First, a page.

Saturday, 1 September 2012

Cloudstack Architecture Overview

Cloudstack Architecture Overview

CloudStack is a Cloud Orchestration platform that pools computing resources to build public, private and hybrid Infrastructure as a Server (IaaS) clouds.  CloudStack manages the network, storage, and compute nodes that make up a cloud infrastructure.

A CloudStack cloud has a hierarchical structure which enables it to scale to manage tens of thousands of physical servers, all from a single management interface.

As its name implies, the Management Interface/ Server is there to manage something -- one or more zones (typically, datacenters) containing host computers where guest virtual machines will run. 

The cloud infrastructure is organized as follows:

Availability Zones

An Availability Zone is the largest organizational unit within a CloudStack deployment.  Typically a datacentre (DC) implementation will contain a single Zone, but there are no hard and fast rules and a DC can contain multiple Zones.  By structuring CloudStack into geographical Zones, virtual instances and data storage can be placed in specific locations in order to comply with an organisation’s data storage policies etc.

An Availability Zone consists of at least one Pod, and Secondary Storage, which is shared by all Pods in the Zone.
Zones are visible to end users, who can then choose which Zone they wish to create their virtual instances in.  A public Zone is visible to all users, but private Zones can also be created which are then only available to members of a particular domain and its associated sub-domains.


A Pod is a selection of hardware configured to form Clusters.  Typically a Pod is a rack containing one or more Clusters, and a Layer 2 switch architecture which is shared by all Clusters in that Pod.  End users are not aware, and have no visibility of Pods.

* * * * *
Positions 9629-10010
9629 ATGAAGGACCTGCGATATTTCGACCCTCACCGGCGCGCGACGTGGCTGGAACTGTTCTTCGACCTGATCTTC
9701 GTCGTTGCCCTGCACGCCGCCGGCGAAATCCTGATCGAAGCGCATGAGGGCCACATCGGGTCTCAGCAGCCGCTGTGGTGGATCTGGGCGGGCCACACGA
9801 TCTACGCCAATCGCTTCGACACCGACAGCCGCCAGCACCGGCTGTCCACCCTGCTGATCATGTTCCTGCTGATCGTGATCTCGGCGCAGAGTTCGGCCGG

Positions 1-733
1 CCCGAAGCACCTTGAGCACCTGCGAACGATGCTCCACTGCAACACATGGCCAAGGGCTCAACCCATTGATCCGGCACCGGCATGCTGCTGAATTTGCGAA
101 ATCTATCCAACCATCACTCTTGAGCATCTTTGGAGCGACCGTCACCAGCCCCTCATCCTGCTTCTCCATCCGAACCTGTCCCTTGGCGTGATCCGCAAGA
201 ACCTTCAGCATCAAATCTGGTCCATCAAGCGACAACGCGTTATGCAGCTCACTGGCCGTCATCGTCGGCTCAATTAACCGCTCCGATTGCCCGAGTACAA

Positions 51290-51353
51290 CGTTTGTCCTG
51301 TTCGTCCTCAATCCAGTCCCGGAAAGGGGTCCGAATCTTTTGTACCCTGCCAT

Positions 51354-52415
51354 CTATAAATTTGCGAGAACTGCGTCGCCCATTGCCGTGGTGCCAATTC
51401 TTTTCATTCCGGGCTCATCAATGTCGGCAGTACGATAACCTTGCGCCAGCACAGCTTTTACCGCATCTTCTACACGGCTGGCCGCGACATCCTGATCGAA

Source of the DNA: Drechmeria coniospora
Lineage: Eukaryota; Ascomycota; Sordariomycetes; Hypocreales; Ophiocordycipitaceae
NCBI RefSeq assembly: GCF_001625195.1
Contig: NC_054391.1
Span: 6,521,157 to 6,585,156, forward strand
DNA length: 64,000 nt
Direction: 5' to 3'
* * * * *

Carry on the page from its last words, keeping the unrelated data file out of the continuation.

A Cluster is a group of identical Hosts running a common Hypervisor.  For example a Cluster could be a XenServer Pool, a set KVM Server or a VMware cluster pre-configured in vCenter.  Each Cluster has a dedicated Primary Storage device which is where the virtual machine instances are hosted.  

With multiple Hosts within a Cluster, High Availability and Load Balancing are standard features of a CloudStack deployment.

Secondary Storage

Secondary Storage is used to store virtual machine Templates, ISO images and Snapshots.  The storage is available to all PODs in a Zone, and can also be replicated automatically between Availability Zones thereby providing a common storage platform throughout the whole Cloud.  

Secondary Storage uses the Network File System (NFS) as this ensures it can be accessed by any Host in the Zone.

Primary Storage

Primary Storage is unique to each Cluster and is used to host the virtual machine instances.  CloudStack is designed to work with all standards-compliant iSCSI and NFS Servers supported by the underlying Hypervisor.  

Primary Storage is a critical component and should be built on high performance hardware with multiple high speed disks.

Further Reading:

How to setup CloudStack on a VM using VMware Workstation (Coming Soon !!)